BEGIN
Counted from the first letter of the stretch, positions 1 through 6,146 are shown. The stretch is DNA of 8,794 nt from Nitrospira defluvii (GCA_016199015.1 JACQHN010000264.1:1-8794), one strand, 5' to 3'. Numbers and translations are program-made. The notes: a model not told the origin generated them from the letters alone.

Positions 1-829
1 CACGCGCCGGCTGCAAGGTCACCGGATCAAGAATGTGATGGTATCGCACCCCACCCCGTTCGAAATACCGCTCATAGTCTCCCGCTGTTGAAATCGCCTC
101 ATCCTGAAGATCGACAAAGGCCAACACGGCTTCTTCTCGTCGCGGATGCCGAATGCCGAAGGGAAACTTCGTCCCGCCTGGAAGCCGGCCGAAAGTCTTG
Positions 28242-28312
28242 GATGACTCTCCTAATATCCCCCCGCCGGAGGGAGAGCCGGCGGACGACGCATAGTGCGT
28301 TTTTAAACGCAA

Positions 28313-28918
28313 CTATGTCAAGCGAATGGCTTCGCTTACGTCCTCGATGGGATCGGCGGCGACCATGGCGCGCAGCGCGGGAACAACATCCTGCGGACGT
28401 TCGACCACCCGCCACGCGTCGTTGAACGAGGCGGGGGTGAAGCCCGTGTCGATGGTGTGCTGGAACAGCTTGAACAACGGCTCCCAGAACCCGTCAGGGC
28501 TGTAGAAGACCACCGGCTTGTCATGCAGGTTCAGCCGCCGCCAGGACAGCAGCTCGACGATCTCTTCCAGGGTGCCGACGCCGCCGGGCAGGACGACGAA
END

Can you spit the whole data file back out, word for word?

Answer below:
Counted from the first letter of the stretch, positions 1 through 6,146 are shown. The stretch is DNA of 8,794 nt from Nitrospira defluvii (GCA_016199015.1 JACQHN010000264.1:1-8794), one strand, 5' to 3'. Numbers and translations are program-made. The notes: a model not told the origin generated them from the letters alone.

Positions 1-829
1 CACGCGCCGGCTGCAAGGTCACCGGATCAAGAATGTGATGGTATCGCACCCCACCCCGTTCGAAATACCGCTCATAGTCTCCCGCTGTTGAAATCGCCTC
101 ATCCTGAAGATCGACAAAGGCCAACACGGCTTCTTCTCGTCGCGGATGCCGAATGCCGAAGGGAAACTTCGTCCCGCCTGGAAGCCGGCCGAAAGTCTTG
Positions 28242-28312
28242 GATGACTCTCCTAATATCCCCCCGCCGGAGGGAGAGCCGGCGGACGACGCATAGTGCGT
28301 TTTTAAACGCAA

Positions 28313-28918
28313 CTATGTCAAGCGAATGGCTTCGCTTACGTCCTCGATGGGATCGGCGGCGACCATGGCGCGCAGCGCGGGAACAACATCCTGCGGACGT
28401 TCGACCACCCGCCACGCGTCGTTGAACGAGGCGGGGGTGAAGCCCGTGTCGATGGTGTGCTGGAACAGCTTGAACAACGGCTCCCAGAACCCGTCAGGGC
28501 TGTAGAAGACCACCGGCTTGTCATGCAGGTTCAGCCGCCGCCAGGACAGCAGCTCGACGATCTCTTCCAGGGTGCCGACGCCGCCGGGCAGGACGACGAA